Friday, February 10, 2023

Yves Congar: Liturgical Prophet?

Though I have read many of his works, I do not lay claim to being an expert on the theology of Yves Congar, one of the most prominent figures in 20th century Catholic theology, and contributor to many of the documents of Vatican II. However, I think it would be fair to say that, for Congar, liturgy is ecclesiology in action — “liturgical realism”, as he called it. But how was the post-Vatican II liturgical reform to be carried out in a way faithful to tradition, while at the same time being open to the needs of “modern man” and able to be “authentic” in the modern world? (I leave aside the question of how desirable this reform is today!) In this interesting extract from an essay of his, published in La Maison-Dieu at the beginning of 1969, we can see this (post-)conciliar tension between ressourcement and aggiornamento, and some of the dangers Congar prophesied if the reform was to go awry:

The liturgy, which has long been and which seemed forever immutable, is today in full mutation: “They're changing our religion on us.” The changes come from a powerful appeal to a greater authenticity: either in reference to the original forms, by a recourse to a purer tradition beyond the over-encumbrances so mixed up with history, or in reference to the requests of evangelism so alive today in the midst of a world without faith, or finally by virtue of a need, characteristic of one-dimensional man, to express himself, personally or collectively, in the truth of his feelings — this, obviously, entails a certain danger of attributing decisive importance to psychological and sociological data, which are likely to soon give way to other data. With these changes, we have already lost incomparable wealth: probably not on the side of the faithful, for whom the change seems resolutely beneficial to us, but on the side of the clerics. Men who, like me, are aware of having benefitted immensely from the Latin liturgy, find it difficult to see whole sections of an age-old treasure fall into the abyss of oblivion, from which only a few specialists will drag them out from time to time. We entered into this heritage, not without requests, but peacefully. Petitions for authenticity are not, in fact, new, and more than one reform had been undertaken by Pius X or Pius XII. But we still lived in the ancient mass of the liturgical building. Today, we have left it, and we aspire to new creations. [...]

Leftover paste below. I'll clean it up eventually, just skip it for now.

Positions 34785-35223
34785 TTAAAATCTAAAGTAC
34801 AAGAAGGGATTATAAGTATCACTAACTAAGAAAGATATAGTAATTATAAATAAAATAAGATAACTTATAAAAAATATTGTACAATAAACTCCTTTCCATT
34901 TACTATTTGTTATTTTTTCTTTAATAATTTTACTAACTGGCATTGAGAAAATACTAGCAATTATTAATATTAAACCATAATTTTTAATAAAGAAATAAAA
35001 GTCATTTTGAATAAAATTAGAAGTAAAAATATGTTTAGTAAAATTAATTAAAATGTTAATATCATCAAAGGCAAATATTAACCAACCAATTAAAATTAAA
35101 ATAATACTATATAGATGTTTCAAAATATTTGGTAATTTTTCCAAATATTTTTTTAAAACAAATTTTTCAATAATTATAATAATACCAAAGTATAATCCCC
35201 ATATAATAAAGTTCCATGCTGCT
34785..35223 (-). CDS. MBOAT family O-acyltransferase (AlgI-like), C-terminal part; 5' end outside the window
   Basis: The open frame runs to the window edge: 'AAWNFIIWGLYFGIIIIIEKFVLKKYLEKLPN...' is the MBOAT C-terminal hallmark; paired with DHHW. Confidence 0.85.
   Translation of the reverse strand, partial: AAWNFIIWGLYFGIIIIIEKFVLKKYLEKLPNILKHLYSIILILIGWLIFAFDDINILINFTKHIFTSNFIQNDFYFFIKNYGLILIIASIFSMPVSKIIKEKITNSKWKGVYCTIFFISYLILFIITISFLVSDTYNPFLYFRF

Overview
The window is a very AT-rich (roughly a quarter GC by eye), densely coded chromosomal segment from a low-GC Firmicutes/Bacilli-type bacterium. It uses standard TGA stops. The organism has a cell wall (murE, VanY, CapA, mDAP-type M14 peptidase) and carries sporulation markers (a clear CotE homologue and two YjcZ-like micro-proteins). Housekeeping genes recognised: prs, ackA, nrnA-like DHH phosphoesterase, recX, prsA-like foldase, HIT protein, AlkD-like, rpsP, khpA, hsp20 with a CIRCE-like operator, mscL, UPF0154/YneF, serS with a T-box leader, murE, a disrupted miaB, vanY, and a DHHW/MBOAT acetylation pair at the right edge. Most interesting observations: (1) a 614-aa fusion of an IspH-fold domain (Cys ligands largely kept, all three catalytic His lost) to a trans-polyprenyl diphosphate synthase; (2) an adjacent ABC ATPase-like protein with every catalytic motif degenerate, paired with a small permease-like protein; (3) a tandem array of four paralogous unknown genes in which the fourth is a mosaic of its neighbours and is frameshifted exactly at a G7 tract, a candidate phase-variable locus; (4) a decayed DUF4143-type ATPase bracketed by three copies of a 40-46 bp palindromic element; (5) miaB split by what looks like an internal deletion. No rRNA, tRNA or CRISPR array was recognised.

In the face of all this, the liturgy provides very fine resources, but it also poses demands relating to its very nature, and therefore to its truth. It is, by definition, everyone's thing. It cannot simply marry the psychological and sociological data of a group or moment. It includes an invitation to go beyond them in the name of the demands of a broader agape. It should be a place of peace. Entering, without dispute, into an objectively fixed order is certainly favourable to peace, but it also gives rise to dissatisfaction. Personally, we are deeply impressed by this specific character of the liturgy of assuming the living heritage of the centuries and of always being, as a jewellery box preserving the whole Tradition, “the great didascalia of the Church.” For, on the one hand, the symbolic expression contains the totality of a reality, well beyond what can be expressed or understood conceptually. On the other hand, the conservative character of the liturgy allows it to preserve and transmit intact those values whose importance one era may have forgotten, but which the following era is happy to find intact and preserved, so it can live from them again. Where would we be if liturgical conservatism had not resisted the taste of the late Middle Ages for sensitive devotions, or the individualistic, rationalist and moralising imperatives of the eighteenth century, or the criticism of the nineteenth century, or the subjective philosophies of the modernist era? Thanks to the liturgy, everything has been preserved and transmitted to us. Oh, let us not expose ourselves to incurring, in sixty years, the reproach of having squandered the sacred heritage of the Catholic communion as it unfolds in the gradual progress of time.
Yves Congar, “Autorité, initiative, coresponsabilité”,
La Maison-Dieu 97.1 (1969), pp. 34-57, at pp. 53-55
(English translation by Matthew P. Hazell)

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